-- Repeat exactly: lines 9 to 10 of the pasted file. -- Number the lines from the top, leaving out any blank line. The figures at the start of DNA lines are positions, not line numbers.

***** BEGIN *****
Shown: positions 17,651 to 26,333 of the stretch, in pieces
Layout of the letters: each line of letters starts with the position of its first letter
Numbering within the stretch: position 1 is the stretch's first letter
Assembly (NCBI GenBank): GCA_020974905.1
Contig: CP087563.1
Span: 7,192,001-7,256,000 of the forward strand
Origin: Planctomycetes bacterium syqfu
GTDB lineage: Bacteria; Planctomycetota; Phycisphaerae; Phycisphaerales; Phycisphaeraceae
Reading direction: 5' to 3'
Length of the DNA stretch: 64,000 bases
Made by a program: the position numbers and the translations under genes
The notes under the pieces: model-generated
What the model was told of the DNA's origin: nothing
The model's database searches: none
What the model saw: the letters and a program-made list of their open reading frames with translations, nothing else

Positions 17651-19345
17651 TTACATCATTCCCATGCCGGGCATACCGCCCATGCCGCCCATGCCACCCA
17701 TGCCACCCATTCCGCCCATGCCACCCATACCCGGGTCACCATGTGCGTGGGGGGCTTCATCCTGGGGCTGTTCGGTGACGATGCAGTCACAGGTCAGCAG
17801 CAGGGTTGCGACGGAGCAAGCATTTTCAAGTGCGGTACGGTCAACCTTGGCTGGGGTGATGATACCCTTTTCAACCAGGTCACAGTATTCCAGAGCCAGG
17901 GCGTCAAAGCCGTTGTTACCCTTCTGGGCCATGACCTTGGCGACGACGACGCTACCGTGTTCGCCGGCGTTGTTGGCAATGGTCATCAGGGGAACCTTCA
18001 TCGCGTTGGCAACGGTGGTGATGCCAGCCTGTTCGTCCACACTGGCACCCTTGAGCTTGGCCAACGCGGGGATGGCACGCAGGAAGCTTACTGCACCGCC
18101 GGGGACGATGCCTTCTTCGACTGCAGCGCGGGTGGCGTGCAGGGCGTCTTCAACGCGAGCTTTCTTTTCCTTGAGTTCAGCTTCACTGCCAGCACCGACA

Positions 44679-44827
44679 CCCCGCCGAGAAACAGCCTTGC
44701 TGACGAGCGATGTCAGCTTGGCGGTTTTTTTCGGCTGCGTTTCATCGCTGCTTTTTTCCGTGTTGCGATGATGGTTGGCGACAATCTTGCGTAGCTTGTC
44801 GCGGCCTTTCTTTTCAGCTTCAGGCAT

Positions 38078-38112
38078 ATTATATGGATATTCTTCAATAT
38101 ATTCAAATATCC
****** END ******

Reading direction: 5' to 3'
Length of the DNA stretch: 64,000 bases